womanhood, aiding development of organa and body. No
known remedy for women equals them. Cannot do harm-life
becomea a pleasure, ft LOO PEU ?OX BY MAIL. So!d
by druggists. DU. MOTT'S CHEMICAL CO., Cleveland, Ob/o.
FOU SALE BY EVANS 1*18 % KM Af'Y.
1>. S. VAN DIVER.
E. P. VAN DIV KK.
VAN DIV EH BROS,
COME TO SEE US!
n anything in our Hue and we will make PRICKS SPECIALLY INTER
ESTING. We have a limited amount of
Sound, Cheap Flour for Hog Feed,
At 83.50 per barrel.
Yours lor Trade,
Turned and Scroll Work,
Devoe's Faint, Lead,
Hard Oil, Glass,
need of any kind of
ANDERSON, S. C.
See me. If I don't sell yora
I'll make the other fellow
SELL YOU RIGHT.
REAL ESTATE FOR SALE.
We offer for sale the following desirable property, sitts?
ated in this and surrounding Counties. Nearly all of these
places have good improvements on them. For full partier
ulars as to terms, location &c, call at my office.
' j acros, two miles from city, un
House and Lot, 6 acres, near city
limits, very dosirable.
1 aero, with now dwelling, in city
Iii acres, near city limits, cleared,
200 acres in Fork township, on Tug
aloo River, two dwellings.
400 acres in Oaklawu township, in
Greenville Co., half in cultivation,
5 tenant dwellings, 50 acres of this
is in bottom land.
700 acres in Hopewell township, on
Six and Twenty Creek, 300 acres in
cultivation, 2 good r?sidences, 6 ten
ant dwellings, 40 acres in bottom land.
91 acres in Qarvin township, on
Three-and-Twenty Croek, good dwell
ing, barn, &o.
200 acres in Center township, Coo
nee County, lOOoleared, balance well
timbered, well watered, good mill site
with ample water power.
133 acres, in Pendleton township,
Berry place, V?rennos, 87} acres.
437 acres, Pendleton township, tei*u
ant houses and dwelling.
145 acres, Evergreen place, Sava^
150 acres in Savannah township?,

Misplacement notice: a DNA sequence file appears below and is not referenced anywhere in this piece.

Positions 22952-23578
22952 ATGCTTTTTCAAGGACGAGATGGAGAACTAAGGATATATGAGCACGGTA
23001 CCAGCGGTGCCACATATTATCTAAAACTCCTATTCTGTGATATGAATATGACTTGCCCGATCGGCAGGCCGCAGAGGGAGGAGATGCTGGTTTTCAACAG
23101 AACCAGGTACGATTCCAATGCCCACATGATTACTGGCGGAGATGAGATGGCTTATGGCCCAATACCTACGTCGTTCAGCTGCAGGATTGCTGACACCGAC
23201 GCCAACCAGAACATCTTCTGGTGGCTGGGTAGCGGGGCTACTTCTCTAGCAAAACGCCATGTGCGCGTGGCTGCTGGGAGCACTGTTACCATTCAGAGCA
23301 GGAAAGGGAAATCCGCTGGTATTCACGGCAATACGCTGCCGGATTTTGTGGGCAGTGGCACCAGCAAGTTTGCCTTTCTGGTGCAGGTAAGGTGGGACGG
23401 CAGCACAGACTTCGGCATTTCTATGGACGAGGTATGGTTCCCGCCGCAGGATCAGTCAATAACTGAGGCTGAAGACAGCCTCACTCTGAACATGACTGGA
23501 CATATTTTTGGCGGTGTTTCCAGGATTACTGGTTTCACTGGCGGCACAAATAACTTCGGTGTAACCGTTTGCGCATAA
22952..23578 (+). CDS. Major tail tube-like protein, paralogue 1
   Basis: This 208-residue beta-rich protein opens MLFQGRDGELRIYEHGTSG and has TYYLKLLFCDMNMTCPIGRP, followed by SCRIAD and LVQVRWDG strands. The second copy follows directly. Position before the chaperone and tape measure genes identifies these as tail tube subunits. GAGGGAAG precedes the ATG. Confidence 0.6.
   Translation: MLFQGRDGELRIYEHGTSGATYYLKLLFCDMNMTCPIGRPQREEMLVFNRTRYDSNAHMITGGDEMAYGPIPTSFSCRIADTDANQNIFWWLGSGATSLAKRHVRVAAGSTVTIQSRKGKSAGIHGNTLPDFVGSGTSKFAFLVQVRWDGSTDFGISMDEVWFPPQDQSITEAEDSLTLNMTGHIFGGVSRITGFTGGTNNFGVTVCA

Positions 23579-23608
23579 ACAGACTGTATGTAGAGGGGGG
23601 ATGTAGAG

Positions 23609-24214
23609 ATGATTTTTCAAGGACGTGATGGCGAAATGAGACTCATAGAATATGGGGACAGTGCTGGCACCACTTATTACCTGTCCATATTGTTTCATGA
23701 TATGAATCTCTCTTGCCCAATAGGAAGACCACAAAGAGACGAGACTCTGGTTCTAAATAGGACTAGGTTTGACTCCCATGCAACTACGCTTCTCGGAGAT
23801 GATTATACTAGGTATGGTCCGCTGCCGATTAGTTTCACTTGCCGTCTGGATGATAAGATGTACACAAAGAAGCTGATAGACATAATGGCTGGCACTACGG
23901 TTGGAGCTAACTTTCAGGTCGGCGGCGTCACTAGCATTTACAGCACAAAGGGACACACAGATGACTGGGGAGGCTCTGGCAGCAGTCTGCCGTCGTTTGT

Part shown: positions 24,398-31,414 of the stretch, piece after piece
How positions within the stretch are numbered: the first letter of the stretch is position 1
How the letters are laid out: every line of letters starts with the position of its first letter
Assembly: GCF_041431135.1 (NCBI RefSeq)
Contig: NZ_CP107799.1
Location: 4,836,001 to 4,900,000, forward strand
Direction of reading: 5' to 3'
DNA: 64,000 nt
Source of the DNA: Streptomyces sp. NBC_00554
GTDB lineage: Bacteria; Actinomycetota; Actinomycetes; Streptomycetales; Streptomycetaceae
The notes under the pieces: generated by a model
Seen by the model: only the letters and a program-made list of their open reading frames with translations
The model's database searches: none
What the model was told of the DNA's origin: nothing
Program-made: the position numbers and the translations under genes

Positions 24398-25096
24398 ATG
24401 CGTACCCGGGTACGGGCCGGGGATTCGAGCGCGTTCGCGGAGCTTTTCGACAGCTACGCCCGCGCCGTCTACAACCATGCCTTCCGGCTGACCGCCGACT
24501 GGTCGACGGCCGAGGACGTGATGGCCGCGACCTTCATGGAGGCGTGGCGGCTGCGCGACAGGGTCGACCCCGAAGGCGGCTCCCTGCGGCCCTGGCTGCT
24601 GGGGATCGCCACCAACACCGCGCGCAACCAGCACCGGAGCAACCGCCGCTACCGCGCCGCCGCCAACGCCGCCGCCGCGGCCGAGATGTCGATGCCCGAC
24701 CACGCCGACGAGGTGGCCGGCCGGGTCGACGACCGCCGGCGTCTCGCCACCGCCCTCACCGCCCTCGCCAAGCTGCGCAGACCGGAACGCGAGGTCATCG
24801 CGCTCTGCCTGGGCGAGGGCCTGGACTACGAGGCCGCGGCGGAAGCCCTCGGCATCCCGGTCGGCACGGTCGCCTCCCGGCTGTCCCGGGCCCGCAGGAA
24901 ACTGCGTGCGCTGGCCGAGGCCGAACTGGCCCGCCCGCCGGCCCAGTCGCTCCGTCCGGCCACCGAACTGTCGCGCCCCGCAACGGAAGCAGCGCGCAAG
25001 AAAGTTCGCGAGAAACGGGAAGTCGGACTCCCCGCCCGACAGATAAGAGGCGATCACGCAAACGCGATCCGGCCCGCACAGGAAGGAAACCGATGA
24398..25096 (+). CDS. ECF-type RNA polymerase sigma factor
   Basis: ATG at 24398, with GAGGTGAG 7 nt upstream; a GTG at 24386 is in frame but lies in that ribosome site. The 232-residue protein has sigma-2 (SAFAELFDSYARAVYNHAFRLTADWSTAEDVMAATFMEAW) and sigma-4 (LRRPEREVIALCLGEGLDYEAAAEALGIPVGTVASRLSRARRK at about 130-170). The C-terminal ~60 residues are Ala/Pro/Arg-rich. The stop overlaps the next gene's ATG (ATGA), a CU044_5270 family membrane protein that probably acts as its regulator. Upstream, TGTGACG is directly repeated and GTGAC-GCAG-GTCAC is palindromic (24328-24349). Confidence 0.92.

well timbered, no improvements.
000 acres in Hopewell township.
130 acres in Broadway township
230 acres in Fork township, on Ses
een River, good dwellings, ?fcc.
800 acres vu. Anderson County, o:;>
06 acres in Lowadesville township
84 acres in Corner township.
75 aores in Ooonee County.
75 aores in Piokens County.
152 acres in Rock Mills township*
on Seneca River, 2 dwellings.
700 acres in Fork township.
56 aoreB in Macon Co., N. C.,t2P*
miles above Walhalla, on road ?tr*.
162 acres Broadway Township, on Rocky River. Good improvements,;.,
two tenant settlements, pastures, &c. 40 acres bottom, 40 acres woodland,,
80 acres in cultivation.
All the above are desirable Lands, and parties wanting good homes,.si.
low prices, oan seles tfrom the above and call for further particulars. Nov?
?B the time to secure soar homes for another year.
JOS. J, FRET WELL,
OU Big BU felt
Tnt* Establishment has been Selling
IN ANDERSON for more than forty years. Daring all that time competitor ra.
have come and gone, bat we have remained right hero. We have always aol? *
Cheaper than any others, and during those long years we nave not had ona dia>
satisfied customer. Mistakes will sometimes ooour, and if at any tran? we
found that a customer was dissatisfied we did not rest anti) we had made bias. >
satisfied. This policy, rigidly adhered to, has made ns friends, trae and lana- .
ing, and we can say with pride, but without,boasting, that we have the eo?#~*
denoeof the people of this section. We have a larger Stock of Goods thus*
season than we have ever had, and we pledge yon oar word that we have ne veer
sold Furniture at as olose a margin of profit as we are doing now. Thia if
proven by the fact that wo are selling Furniture not only alt over Anderses
County bat in every Town in the Piedmont section. Come and see ns, Tov
parents saved money by baying from ns, and you and your ohildren oan save
money by baying bare leo. We carry EVERYTHING in the Furniture line-?
G? F. TOLLY & SON, Depot Strtat
WE have nsoved our Shop and offioe below Peoples' Banfe, fir iront oj
Mr. J. J. Fretwell's Stables. We respectfully ask all our friends that need
any Roofing done, or any kind of Repair work, Engine Stacks, Evaporator*,
or any kind of Tin or Gravel Roofing to callonas, aa Wo ara prepared tod?
it promptly and in beet manner. Soliciting jour nr*